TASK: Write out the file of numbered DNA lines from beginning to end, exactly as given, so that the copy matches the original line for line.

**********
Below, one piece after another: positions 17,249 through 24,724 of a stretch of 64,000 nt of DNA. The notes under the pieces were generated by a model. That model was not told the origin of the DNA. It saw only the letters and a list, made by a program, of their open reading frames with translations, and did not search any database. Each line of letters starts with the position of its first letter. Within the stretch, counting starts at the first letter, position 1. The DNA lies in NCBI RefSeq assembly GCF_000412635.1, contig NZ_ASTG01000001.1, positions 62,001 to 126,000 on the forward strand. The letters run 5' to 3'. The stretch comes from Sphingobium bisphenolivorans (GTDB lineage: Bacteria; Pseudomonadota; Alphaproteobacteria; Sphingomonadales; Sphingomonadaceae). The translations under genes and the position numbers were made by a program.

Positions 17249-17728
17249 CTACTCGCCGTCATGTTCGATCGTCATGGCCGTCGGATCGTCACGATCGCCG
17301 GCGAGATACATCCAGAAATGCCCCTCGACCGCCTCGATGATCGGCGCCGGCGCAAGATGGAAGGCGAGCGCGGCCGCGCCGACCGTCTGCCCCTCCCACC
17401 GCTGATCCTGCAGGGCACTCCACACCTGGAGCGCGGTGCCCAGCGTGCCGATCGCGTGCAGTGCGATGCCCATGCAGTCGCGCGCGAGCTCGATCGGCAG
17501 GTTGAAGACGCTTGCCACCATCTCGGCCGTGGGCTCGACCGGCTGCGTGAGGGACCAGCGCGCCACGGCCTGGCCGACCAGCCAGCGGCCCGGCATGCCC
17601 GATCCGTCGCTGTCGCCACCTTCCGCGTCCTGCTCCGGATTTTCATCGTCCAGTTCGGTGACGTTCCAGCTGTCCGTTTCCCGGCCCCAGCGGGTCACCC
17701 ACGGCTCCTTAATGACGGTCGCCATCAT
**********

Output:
Below, one piece after another: positions 17,249 through 24,724 of a stretch of 64,000 nt of DNA. The notes under the pieces were generated by a model. That model was not told the origin of the DNA. It saw only the letters and a list, made by a program, of their open reading frames with translations, and did not search any database. Each line of letters starts with the position of its first letter. Within the stretch, counting starts at the first letter, position 1. The DNA lies in NCBI RefSeq assembly GCF_000412635.1, contig NZ_ASTG01000001.1, positions 62,001 to 126,000 on the forward strand. The letters run 5' to 3'. The stretch comes from Sphingobium bisphenolivorans (GTDB lineage: Bacteria; Pseudomonadota; Alphaproteobacteria; Sphingomonadales; Sphingomonadaceae). The translations under genes and the position numbers were made by a program.

Positions 17249-17728
17249 CTACTCGCCGTCATGTTCGATCGTCATGGCCGTCGGATCGTCACGATCGCCG
17301 GCGAGATACATCCAGAAATGCCCCTCGACCGCCTCGATGATCGGCGCCGGCGCAAGATGGAAGGCGAGCGCGGCCGCGCCGACCGTCTGCCCCTCCCACC
17401 GCTGATCCTGCAGGGCACTCCACACCTGGAGCGCGGTGCCCAGCGTGCCGATCGCGTGCAGTGCGATGCCCATGCAGTCGCGCGCGAGCTCGATCGGCAG
17501 GTTGAAGACGCTTGCCACCATCTCGGCCGTGGGCTCGACCGGCTGCGTGAGGGACCAGCGCGCCACGGCCTGGCCGACCAGCCAGCGGCCCGGCATGCCC
17601 GATCCGTCGCTGTCGCCACCTTCCGCGTCCTGCTCCGGATTTTCATCGTCCAGTTCGGTGACGTTCCAGCTGTCCGTTTCCCGGCCCCAGCGGGTCACCC
17701 ACGGCTCCTTAATGACGGTCGCCATCAT